The Introduction of Silk Flowers

in Flower

Silk and other artificial flowers that are manufactured today are extremely difficult to distinguish from their natural counterparts. Most of the Silk flowers that you see today are hand made and are imported from Thailand, China and Honduras where the careful hand labour required to make the beautiful decorations is more readily available.


For many years, Florists looked down on artificial flowers, or ‘permanent botanicals' as a trained florist would say, as inferior. But today because of the rising popularity in easy maintenance home decorations, the silk flower has seen a boom in sales.


The tradition of making artificial flowers is hundreds of years old, and it is believed to have originated in China, where the Chinese mastered the art of working with silk, and then went on to create spectacular floral replicas. The Chinese, however, only used their artificial flowers for artistic expression and were not responsible for turning silk flowers in to a business. As far back as the 12th century, Italians began to make artificial flowers from the cocoons of silk worms, and they started selling them. The French then decided to follow their European neighbours and by the 14th century silk flowers were the top of the French craft list.


The Victorian era was when the flower industry seriously started to have an impact, as the Victorians loved to decorate every surface in the home with flowers or ornaments the need for artificial and natural flowers was demanding. Artificial flowers were now being made out of a variety of materials including satin, velvet, calico, muslin, cambric, crepe, and gauze. Other materials used in the making of the flowers were wood, porcelain; palm leaves and metal were also hugely popular. Human hair was used occasionally to made flowers to commemorate the deceased.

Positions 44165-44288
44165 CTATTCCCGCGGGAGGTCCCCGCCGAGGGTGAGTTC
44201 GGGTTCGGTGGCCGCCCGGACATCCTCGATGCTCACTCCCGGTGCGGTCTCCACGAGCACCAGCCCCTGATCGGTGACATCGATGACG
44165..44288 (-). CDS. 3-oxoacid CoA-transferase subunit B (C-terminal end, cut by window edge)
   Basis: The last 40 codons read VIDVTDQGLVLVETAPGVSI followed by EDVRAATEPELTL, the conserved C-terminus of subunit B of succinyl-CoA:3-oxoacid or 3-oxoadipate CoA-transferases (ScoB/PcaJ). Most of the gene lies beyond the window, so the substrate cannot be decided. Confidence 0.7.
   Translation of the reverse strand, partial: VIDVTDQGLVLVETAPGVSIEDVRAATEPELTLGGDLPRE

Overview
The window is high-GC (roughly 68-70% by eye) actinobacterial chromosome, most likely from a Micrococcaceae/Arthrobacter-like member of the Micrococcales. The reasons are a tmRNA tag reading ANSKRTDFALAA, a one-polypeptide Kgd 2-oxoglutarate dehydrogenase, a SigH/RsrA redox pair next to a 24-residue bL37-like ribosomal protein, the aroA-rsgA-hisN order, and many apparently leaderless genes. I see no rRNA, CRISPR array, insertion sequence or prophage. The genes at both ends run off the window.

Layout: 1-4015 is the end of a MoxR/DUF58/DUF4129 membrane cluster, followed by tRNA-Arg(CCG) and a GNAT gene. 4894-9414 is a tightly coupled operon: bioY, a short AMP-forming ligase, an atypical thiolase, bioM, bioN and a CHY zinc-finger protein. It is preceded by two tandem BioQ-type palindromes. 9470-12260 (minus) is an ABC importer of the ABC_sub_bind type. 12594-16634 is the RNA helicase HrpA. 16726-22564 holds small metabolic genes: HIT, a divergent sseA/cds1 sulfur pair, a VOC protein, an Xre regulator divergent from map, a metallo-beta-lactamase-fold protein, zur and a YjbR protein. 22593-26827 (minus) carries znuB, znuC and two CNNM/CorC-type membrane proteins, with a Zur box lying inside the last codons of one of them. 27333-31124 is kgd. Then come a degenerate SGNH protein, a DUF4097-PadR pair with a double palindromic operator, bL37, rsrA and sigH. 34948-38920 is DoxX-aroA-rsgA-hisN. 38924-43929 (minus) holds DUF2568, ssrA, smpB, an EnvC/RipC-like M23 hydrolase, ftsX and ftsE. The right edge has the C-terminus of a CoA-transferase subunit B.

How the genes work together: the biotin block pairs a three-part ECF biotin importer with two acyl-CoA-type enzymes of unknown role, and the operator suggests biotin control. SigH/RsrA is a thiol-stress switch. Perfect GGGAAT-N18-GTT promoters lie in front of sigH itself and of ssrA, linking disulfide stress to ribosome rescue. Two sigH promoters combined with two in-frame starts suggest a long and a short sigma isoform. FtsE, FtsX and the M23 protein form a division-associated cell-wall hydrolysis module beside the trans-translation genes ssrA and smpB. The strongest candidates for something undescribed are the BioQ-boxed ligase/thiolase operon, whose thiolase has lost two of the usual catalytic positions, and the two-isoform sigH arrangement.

The 1920's and 1930 was the time that the florists started to stock artificial flowers, and they used the products to suffice when cut blossoms were in short supply. In 1940's celluloid became a popular material for artificial flowers, however, after its highly flammable properties, and some decidedly dreadful fires, importation was promptly banned from Japan. Plastic soon became the popular choice for artificial flowers and is still a highly popular choice today.


Artificial flowers are more popular today than they have ever been, and these days rather than looking down on them, florists actually incorporate, plastic, silk and natural flowers all together in bouquets, to compliment each other through, colours and textures.

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Sara Hemson has 1 articles online

Sarah Emson is a freelance writer who specialises in weddings and fashion. You can see more examples of modern trending silk flowersand wedding flowersat

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The Introduction of Silk Flowers

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This article was published on 2010/10/21